The world board

Larzac is famous and paradoxical: as the scene of a struggle against the state that has become emblematic, but also because its economy is a model of integration into global capitalism. Philippe Artires traces its history.

The people of Larzac produces a sort of stratigraphic section of the most famous plateau of the Massif Central. Anxious to place the recent history of the Causse in its long history, Philippe Artires presents the future of Larzac from prehistory to the present day, that is to say from the hunter-gatherers of heroic times to the tourists passing through the XXIe century. However, there should be no mistake, the real object of this historian's investigation is indeed the confrontation, which culminated in the 1970s, between the plans of the military and the central state on one side, and the peasant and activist nebula, on the other. Artires' work therefore consists of inserting this emblematic conflict into the history of the plateau, and giving it an anointing of autochthony.

Sweeping 2,500 years of history into 307 pages is a challenge. Through a structured approach and evident writing quality, Artires takes up this challenge with elegance and conviction. Nourished by his expertise on the approach to the margins and disciplinary institutions, opened to new historiographical perspectives and enriched with a more classic economic history, his investigation appears to be a history that is both total and modest. Three times, finally converging at XXIe century, frame the narrative: that of the agro-pastoral economy, then that of the army and finally that of the struggle. For Artires, Larzacian struggles arise from the clash of opposing logics: the pastoral economy open to the market on the one hand, and state and military territorial planning on the other. The first prevails, albeit temporarily, by the constitution of the plateau into a territory of convergence of struggles and a democratic political issue.

Sheep with Roquefort

The history of the Larzac plateau illustrates in an exemplary manner the triumph of a pastoral economy dominated by religious establishments. A formidable climate and rocky soils strongly constrain rural work on the causse. At XIIe century, the Templars settled permanently in this austere territory and were the first to assign it its ovine vocation. The trend started by the religious was no longer denied subsequently, so much so that the current tourist dimension skilfully promotes it. In the pre-industrial economy, livestock farming has a commercial and food purpose, but it also supports the deployment of essential artisanal activities. Medieval parchments, piled up in archives and libraries, are the first obvious trace. But leather working is more generally a fundamental means of development in the Ancien Régime economy. Sheep farming has not only shaped the environment of the plateau but also the economy of the neighboring valleys and conditioned its urbanization.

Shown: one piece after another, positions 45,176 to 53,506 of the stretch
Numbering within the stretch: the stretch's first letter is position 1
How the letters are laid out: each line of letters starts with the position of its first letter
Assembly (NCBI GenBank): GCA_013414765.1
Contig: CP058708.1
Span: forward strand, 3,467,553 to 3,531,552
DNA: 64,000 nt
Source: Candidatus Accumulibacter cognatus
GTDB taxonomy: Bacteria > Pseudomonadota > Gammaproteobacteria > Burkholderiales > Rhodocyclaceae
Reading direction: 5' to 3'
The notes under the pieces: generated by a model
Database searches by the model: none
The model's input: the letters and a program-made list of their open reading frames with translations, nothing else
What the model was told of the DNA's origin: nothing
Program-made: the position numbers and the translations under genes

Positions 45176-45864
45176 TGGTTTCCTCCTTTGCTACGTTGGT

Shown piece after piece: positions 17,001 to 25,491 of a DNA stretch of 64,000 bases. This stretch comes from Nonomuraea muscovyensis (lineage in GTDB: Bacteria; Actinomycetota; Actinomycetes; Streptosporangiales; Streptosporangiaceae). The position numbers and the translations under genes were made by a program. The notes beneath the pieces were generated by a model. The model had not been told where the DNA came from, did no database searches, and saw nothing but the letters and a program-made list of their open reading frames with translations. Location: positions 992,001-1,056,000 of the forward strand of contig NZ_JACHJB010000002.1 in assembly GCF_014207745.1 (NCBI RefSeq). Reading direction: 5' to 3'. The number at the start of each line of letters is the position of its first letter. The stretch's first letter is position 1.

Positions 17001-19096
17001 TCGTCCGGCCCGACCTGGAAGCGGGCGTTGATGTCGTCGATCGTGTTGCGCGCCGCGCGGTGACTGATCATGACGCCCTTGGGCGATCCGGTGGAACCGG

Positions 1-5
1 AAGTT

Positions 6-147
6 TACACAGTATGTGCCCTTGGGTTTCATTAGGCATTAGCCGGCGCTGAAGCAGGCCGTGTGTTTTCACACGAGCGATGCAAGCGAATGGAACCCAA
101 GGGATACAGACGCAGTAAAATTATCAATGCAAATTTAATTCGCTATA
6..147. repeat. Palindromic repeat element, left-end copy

In its foundation, the history of Larzac ultimately hardly differs from that of many French regions. But the entry into the era of Roquefort constitutes a completely original bifurcation. Regional specialization is the daughter of XIXe century and the railway. The diversification of regions and the strengthening of local economic identities have therefore shaped French geography. In this movement, this parsley-paste sheep's cheese, made in Roquefort-sur-Soulzon (hence its name), is marked by its specificities. Refined for a long time and relatively easy to store, it has made it possible to recover astronomical quantities of milk on a very large scale. Roquefort has become an exported brand supported by an efficient capitalist economy having definitively linked the history of the plateau to that of the world. Which plateau quickly and so well integrated into the world economy that it became an importer of milk.

Artires is unfortunately not very eloquent on the causes of this commercial success and its strictly human and social dimension. The question is all the more interesting since, in the 1970s, the Parisian friendly movement played an important role in the future of the mobilization. However, even if the nationals of the Causse prefer to emigrate to Marseille, the links between the Causse and Paris are already intense and old. The entire Massif Central plays the role of a demographic reservoir serving the capital. At XIXe century, the Aveyron bougnats monopolized the economy of Parisian drinking establishments. Larzac is, in reality, a space opened to the national and international market by the Auvergne diaspora so present on the banks of the Seine. The people of Larzac live well beyond the limits of the plateau, helping to shape their local identity and forge their reputation.

Larzac in colonial history